Earlier this month, Kandao Technologies announced that the Obsidian R and Obsidian S VR cameras were officially available for purchase, alongside a new camera focused on 360 photography, the Obsidian Go. At the time, the company also announced some new and intriguing features for the cameras’ companion software, Kandao Studio, including extended HDR features, depth map generation and 6 DOF. But, it didn’t elaborate on those features–until IBC.
Alongside many other announcements, including that Obsidian cameras would support live streaming by the end of the month, a stitching template with Mistika VR, rental partnerships with Radiant Images and AbelCine, and 200 units for sale shipping this week (more on all that in the last section of this article), the big news came while demoing some of the new features of Kandao Studio alongside Kandao’s Chen Dan.
And–let me tell you–although Kandao’s depth mapping and 6 DOF features are impressive enough from a single-camera capture system’s free software, Kandao’s long game is far more game changing. Here’s what I learned:
How Kandao Studio will use 6 DOF
If you aren’t familiar, 6 DOF enables headset users to “lean” within a 360 video. Typically, you’ll employ multiple cameras to capture a scene or one camera of a particular size that can enable viewers to experience six degrees of freedom in the range immediately around the camera.
The way Kandao Studio will be able to offer this feature from a single Obidian camera is based on the cameras’ design. Each point in the scene is captured by multiple lenses. Then, Kandao Studio will be able to use those multiple data points to generate depth maps from 360 footage capturing with Obsidian cameras. It will then use those depth maps to recreate enough of the scene to allow viewers to move up to a few inches forward, back, right or left.
Of course, the further from the camera’s actual center the viewer gets, the more artifact they’ll see in the final video and the ability to move up and down is more restricted.
For example, Facebook’s x6 and x24 cameras are 5 and 10 inches in diameter, respectively. When we sat down with Facebook’s Head of Immersive Media Eric Cheng at NAB in April, he explained that essentially the depth of a camera’s 6DOF capabilities relies largely on its size.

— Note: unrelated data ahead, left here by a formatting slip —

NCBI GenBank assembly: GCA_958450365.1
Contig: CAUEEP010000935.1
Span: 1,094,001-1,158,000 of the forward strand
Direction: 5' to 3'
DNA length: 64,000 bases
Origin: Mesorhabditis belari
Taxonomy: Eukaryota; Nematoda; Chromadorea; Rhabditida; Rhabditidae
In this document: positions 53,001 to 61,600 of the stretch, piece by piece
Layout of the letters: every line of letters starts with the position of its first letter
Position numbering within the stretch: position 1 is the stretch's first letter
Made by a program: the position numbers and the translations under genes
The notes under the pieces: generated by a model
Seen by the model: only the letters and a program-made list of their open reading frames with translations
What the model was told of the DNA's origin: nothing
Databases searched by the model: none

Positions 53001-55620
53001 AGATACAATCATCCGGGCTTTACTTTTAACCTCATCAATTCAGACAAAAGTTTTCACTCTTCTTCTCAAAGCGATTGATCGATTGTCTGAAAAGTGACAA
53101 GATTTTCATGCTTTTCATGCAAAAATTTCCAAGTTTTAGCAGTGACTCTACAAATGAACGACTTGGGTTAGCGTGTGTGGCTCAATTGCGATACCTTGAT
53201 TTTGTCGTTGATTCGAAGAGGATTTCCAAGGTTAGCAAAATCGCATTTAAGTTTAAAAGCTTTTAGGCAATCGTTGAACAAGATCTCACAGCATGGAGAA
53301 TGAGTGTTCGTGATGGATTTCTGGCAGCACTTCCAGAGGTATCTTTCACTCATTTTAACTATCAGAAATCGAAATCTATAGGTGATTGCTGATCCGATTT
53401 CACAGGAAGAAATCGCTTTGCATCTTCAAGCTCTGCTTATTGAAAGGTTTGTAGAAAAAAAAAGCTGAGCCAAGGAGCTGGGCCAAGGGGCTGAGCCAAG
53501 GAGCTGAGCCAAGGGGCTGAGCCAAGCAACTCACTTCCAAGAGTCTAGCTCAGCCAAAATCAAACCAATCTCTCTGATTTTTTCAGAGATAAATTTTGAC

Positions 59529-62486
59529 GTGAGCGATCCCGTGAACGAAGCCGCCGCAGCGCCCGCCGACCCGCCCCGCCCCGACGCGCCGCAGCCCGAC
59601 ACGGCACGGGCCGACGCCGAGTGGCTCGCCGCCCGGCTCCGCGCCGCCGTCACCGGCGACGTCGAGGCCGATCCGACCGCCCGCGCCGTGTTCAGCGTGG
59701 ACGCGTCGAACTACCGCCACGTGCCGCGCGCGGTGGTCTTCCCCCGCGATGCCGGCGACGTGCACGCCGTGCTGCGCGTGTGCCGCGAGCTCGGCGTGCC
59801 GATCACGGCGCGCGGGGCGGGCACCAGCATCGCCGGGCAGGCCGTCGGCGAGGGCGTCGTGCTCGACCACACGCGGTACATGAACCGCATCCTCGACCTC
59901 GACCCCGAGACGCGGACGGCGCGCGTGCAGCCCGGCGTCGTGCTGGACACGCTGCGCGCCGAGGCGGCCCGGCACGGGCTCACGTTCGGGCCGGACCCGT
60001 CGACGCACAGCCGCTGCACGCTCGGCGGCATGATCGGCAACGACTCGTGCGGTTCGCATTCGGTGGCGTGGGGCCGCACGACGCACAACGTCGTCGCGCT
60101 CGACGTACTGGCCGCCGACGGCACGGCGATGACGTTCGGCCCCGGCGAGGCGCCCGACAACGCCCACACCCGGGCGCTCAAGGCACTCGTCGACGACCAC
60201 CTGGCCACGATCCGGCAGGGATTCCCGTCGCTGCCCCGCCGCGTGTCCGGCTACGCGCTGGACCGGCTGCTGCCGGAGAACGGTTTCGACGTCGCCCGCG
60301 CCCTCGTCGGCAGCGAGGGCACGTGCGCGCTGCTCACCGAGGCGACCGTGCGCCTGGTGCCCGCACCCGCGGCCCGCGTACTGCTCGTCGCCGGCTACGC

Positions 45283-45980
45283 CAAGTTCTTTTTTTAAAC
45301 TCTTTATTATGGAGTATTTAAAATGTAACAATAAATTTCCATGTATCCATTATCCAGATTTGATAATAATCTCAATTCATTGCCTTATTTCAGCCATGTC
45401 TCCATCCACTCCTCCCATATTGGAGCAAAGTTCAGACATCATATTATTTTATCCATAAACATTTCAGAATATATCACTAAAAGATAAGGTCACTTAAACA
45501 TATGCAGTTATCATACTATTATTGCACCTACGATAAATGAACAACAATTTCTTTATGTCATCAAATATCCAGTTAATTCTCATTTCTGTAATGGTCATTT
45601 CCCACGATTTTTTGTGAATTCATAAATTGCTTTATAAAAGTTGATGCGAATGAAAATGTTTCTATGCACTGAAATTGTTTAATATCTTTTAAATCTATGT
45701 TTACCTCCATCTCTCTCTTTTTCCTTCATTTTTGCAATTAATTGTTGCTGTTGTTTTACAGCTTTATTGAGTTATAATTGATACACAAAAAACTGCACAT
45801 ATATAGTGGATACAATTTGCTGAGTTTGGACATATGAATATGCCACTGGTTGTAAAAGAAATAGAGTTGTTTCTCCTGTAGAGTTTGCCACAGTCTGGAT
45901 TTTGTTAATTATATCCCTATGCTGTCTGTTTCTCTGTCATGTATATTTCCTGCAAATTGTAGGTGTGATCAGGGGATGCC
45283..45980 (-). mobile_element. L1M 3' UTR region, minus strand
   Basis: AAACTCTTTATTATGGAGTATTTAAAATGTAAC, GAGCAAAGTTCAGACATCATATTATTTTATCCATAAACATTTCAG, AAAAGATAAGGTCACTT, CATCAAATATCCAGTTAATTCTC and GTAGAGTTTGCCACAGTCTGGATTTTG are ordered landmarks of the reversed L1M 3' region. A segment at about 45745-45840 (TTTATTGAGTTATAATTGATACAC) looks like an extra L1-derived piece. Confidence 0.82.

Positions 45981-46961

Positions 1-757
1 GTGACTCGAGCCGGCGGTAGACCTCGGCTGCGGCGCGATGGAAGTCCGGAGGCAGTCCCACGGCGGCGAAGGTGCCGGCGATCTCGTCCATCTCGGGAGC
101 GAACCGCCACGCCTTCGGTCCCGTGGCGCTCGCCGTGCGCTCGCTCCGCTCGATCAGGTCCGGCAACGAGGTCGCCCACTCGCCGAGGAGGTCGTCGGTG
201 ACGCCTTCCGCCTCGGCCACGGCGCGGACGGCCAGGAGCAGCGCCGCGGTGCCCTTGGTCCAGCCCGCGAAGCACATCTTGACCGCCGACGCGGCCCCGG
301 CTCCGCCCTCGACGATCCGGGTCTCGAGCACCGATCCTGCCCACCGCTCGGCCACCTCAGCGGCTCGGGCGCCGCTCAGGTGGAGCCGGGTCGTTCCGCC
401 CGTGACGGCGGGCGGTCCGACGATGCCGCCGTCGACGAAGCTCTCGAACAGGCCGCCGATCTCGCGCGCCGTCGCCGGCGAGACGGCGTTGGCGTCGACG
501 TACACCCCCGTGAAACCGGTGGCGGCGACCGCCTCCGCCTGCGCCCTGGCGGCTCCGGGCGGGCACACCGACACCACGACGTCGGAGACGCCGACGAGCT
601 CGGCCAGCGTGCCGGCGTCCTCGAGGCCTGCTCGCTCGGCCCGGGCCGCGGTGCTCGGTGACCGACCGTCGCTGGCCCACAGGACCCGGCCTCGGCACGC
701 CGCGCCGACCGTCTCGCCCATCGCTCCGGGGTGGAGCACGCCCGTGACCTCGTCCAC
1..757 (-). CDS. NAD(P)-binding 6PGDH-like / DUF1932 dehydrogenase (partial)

“Obviously if a camera isn’t there, you won’t be able to see from that spot,” Cheng said at NAB.
The Obsidian S and R cameras are both 5.7 inches in diameter, but are utilizing the depth map information to generate images a bit beyond the camera’s size.
It’s worth noting that Kandao’s cameras are based on the Surround360 Open Edition camera’s open source technology. That was Facebook’s last-gen immersive capture solution.
In April, Facebook announced its x6 and x24 6DOF cameras, which–while not open source–still aimed to be an industry partnership. Facebook said it planned to license the camera designs to select manufacturers and that its “goal is still to foster a new vibrant ecosystem around volumetric 6DoF video,” Cheng said at the time, adding that they were partnering with camera manufacturers to ship a product at around the end of the year.
In mid-October, Kandao will be releasing a new version of its stitching software, Kandao Studio, that will be able to generate depth maps to create 6 DOF. That’s very cool, but what really caught my attention was Kandao’s big idea for its cameras. Ideally, Dan said, customers would have four or five Obsidian cameras that they could place a few feet apart throughout the scene that together could generate depth maps that could then be interpolated to create feet of freedom–not inches.
So, what would you actually do with that 6 DOF footage? Well, back in April at the announcement of X6 and x24, Facebook announced it was working with software developers on a full tool chain ecosystem, including Adobe, Otoy, Foundry, Mettle, DXO, Here be Dragons, Framestore, Magnopus and The Mill. But, we’ll have to wait for more information on that…
Other announcements from Kandao
Kandao also announced that the next update will feature fast and high quality render options, allowing users to render footage at 7 frames per second or 1 frame per 4 seconds, respectively.
It will also add improved dynamic range by 2 or 3 stops by enabling users to capture highlights with three cameras and low lights with the other cameras, blending those image together later in the software.
Dan also mentioned that Kandao was working with the team behind Mistika VR to create a stitching template for its Obsidian cameras for Mistika VR users. This is a great step, as Kandao Studio–for all its valuable features–doesn’t give users access to relocating stitch lines. You can currently download Kandao Studio and sample unstitched footage from Kandao’s website to experience its existing features for yourself.
Kandao will also be adding live streaming capabilities to its Obsidian cameras at the end of the month.
There are 200 Obsidian S and R cameras currently available for purchase with shipping beginning this week. The cameras will also be rentable from Radiant Images and AbelCine for around $1000 per day in the near future.